I am the library's public relations and social media coordinator, a spokesperson and often go on TV. I am part of a very big family. I am very friendly and will talk your ear off once I'm comfortable with you. People often assume I'm an extrovert but I am not. I need quiet time. I need alone time. I don't like being in a room full of people I don't know. I often force myself to go to large events, and even more often just skip them. I don't see anything wrong with this so I get annoyed when I constantly see articles telling introverts how to become an extrovert.
Five tips to become an introvert:
1. As soon as you arrive at a party or large event, seek out the quiet places where you can decompress. This might be a garage, outside or even the bathroom. I've been to the restroom so many times at an event that people started asking if I was okay.
2. Skip the event by saying you are sick. Okay, no, don't really do that. But it is okay to decline an invitation. You don't owe anyone an explanation. You can just say no and thank them for the invite.
3. Use your phone as a distraction when you need a quick minute to decompress. Some people will see this as rude, but it's better than running out of the event because you can't take it anymore.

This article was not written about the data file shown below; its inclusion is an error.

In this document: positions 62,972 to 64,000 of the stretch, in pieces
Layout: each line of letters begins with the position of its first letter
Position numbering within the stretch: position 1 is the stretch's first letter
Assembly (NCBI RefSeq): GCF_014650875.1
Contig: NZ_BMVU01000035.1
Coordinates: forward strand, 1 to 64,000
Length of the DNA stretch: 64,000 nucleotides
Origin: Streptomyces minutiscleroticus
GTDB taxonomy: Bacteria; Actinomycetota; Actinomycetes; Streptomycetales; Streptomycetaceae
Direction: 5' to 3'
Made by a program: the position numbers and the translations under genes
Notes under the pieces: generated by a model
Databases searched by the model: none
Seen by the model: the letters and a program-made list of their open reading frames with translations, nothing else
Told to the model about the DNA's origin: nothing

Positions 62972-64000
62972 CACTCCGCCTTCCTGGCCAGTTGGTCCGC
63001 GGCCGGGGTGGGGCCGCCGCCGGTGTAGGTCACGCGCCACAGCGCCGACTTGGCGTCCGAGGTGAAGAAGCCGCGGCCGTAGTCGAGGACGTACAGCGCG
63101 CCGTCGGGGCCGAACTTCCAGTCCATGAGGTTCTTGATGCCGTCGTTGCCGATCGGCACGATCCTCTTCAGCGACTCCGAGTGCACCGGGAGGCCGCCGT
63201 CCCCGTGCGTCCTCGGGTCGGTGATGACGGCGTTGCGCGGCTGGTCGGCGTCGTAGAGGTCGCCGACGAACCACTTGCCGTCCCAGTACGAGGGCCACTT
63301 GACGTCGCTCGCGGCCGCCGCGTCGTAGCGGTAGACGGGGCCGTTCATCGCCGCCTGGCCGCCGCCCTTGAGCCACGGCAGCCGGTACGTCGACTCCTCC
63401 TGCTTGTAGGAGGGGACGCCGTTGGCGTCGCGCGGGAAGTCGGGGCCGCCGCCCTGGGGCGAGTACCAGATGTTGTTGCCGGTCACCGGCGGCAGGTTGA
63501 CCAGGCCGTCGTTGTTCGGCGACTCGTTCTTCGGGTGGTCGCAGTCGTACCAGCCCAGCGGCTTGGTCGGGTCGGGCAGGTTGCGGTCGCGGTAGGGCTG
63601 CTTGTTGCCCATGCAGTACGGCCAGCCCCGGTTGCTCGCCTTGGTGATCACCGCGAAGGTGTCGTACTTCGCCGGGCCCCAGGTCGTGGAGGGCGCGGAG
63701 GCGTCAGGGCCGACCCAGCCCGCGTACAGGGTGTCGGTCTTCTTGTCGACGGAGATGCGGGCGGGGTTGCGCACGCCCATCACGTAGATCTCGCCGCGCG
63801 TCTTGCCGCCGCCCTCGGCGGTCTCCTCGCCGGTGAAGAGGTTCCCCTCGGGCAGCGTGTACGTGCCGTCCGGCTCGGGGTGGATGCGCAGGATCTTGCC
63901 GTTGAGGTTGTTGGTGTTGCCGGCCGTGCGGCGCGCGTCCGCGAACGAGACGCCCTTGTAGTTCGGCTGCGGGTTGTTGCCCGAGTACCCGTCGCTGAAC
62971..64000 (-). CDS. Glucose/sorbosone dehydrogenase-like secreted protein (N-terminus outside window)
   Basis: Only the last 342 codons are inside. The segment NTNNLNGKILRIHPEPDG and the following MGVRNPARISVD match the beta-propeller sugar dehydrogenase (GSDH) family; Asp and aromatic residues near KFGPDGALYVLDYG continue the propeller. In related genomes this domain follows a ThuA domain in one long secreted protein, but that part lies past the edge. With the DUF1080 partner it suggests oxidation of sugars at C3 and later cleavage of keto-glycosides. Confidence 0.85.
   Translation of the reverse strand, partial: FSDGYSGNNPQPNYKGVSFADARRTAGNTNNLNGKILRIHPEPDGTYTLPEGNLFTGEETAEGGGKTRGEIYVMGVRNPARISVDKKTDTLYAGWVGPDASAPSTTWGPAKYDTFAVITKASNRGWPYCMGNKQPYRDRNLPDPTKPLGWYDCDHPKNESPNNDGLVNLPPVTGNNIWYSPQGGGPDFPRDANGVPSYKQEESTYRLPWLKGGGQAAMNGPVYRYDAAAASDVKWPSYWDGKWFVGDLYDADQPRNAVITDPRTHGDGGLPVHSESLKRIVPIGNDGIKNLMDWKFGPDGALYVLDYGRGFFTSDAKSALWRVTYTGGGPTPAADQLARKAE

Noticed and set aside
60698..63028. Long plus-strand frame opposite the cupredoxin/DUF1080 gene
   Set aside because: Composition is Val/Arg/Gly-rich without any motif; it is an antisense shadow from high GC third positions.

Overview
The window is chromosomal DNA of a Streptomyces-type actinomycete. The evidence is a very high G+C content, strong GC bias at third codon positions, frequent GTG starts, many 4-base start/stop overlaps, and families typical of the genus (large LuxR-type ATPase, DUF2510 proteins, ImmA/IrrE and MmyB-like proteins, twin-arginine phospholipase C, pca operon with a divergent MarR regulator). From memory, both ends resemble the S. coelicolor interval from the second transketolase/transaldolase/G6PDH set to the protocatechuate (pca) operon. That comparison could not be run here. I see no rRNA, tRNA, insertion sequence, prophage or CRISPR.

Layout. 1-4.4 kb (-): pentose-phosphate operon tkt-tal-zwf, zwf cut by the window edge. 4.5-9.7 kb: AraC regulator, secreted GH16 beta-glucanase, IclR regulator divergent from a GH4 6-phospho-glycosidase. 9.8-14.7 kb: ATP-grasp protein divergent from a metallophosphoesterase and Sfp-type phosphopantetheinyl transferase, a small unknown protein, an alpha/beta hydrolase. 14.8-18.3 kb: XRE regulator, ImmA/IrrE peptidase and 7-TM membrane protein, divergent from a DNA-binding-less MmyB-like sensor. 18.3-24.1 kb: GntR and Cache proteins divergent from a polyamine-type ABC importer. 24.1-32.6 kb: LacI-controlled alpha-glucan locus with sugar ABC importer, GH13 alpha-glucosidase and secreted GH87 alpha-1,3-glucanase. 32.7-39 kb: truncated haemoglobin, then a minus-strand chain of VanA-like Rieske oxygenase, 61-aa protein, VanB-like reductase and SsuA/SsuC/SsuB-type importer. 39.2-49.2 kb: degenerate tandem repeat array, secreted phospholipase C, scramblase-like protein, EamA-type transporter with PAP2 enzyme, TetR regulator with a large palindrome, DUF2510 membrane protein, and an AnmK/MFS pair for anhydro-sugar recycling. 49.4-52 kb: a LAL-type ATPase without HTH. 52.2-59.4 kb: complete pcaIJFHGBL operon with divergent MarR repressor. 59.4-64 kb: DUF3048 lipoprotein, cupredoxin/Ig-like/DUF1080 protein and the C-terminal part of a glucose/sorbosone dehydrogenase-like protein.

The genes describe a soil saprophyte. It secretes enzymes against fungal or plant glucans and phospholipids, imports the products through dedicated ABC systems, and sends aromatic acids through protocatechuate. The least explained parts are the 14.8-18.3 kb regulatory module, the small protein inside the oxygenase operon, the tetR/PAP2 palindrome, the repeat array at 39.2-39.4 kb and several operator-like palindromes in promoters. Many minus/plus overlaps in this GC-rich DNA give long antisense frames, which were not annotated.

4. Learn to leave events quietly without telling anyone so you can avoid awkward small talk.
5. At work, shut your door or put on headphones and listen to music or a podcast so people don't linger.
This is all in fun but seriously, stop trying to make introverts extroverts and vice versa. We will let you have your large parties and big lunches and we ask you to let us have our quiet time and don't think we're being rude when we eat lunch by ourselves, leave early or hide in a quiet place.
Bonus! Here are books to read on the subject:
Learn the differences between introverts and extroverts and why both are okay.
Written by: Gina Stegner, public relations and social media coordinator, a friendly introvert who enjoys satire.